In Tough Budget Year, JBC Manages a K-12 Win

(Jan. 27) – The legislative Joint Budget Committee carved out a victory for Colorado’s students today, boosting education funding by $24.5 million in the current budget year and creating a pathway for more sustainable funding for K-12 education in future years.

“We dedicated almost $25 million to reduce the ‘negative factor’ in the current budget year,” Rep. Millie Hamner, D-Dillon, chairwoman of the JBC, said after it voted to approve the supplemental budget request. “In addition, instead of increasing the ‘negative factor’ by $50 million as proposed in the governor’s 2016-17 budget, we’re setting the stage to invest an additional $40 million in 16-17. We still need to work hard to sustain this effort and balance our budget, but today we did good work for our students, parents and teachers.”

The Colorado school finance formula sets statewide funding levels for schools, which are met through a mixture of local property tax dollars and state funds. New information was presented to the JBC today showing lower-than-expected student enrollment, higher-than-expected local assessed property values and falling mineral lease revenues from declining oil and gas activity. The net result: an opportunity to reduce the “negative factor” and immediately increase per-pupil funding to schools.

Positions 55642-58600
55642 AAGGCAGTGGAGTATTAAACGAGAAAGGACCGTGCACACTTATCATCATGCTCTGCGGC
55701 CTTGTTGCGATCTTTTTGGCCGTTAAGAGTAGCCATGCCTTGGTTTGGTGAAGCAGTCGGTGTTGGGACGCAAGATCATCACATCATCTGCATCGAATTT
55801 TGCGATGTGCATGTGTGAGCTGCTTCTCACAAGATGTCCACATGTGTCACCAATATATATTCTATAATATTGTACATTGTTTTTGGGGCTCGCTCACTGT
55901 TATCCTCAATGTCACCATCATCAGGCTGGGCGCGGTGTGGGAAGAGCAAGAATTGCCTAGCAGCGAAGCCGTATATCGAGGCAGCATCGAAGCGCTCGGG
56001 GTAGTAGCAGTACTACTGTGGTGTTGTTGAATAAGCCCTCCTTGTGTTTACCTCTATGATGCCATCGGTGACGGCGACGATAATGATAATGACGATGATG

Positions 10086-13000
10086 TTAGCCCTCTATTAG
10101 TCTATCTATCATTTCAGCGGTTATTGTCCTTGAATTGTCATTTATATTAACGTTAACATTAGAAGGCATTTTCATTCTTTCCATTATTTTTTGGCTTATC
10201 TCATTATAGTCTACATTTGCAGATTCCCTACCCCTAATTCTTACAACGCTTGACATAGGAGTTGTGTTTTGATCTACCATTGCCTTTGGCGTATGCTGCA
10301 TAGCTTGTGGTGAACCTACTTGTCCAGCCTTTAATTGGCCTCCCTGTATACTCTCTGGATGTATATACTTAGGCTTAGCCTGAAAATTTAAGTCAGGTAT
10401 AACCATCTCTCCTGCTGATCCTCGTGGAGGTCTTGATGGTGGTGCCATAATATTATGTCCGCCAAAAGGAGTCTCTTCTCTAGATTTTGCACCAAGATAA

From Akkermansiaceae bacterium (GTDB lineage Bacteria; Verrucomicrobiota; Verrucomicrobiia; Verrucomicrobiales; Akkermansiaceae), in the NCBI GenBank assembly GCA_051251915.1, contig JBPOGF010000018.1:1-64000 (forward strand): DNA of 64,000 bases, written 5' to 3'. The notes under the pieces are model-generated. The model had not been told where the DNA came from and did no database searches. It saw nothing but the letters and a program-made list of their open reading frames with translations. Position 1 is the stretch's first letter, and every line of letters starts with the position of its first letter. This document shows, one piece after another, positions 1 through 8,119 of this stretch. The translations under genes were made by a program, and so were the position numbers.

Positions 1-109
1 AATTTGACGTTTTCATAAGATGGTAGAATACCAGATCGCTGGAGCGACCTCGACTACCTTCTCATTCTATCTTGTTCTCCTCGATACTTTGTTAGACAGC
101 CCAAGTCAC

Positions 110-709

Instead of cutting $24.5 million from student enrollment-based distributions to school districts, the JBC decided to reinvest that savings back into the K-12 funding formula, increasing per-pupil funding by $18 and reducing the “negative factor” for the current budget year.

The committee members also set a goal to keep the negative factor flat for the upcoming budget year. They intend to hold the revenue from higher local assessed property values to fill the education funding gap that we are facing in 2016-17, and ultimately chart a course towards more sustainable K-12 education funding in the future. This will help districts create their own budgets with more predictability and more revenue, allowing them to make long-term investments in quality teachers and learning experiences for students.

“The alternative was a bigger one-time infusion of money for our schools, with a budgetary cliff looming next year,” said Rep. Dave Young, who also sits on the JBC. “That’s rollercoaster funding. That’s not the way to build a sustainable K-12 program.

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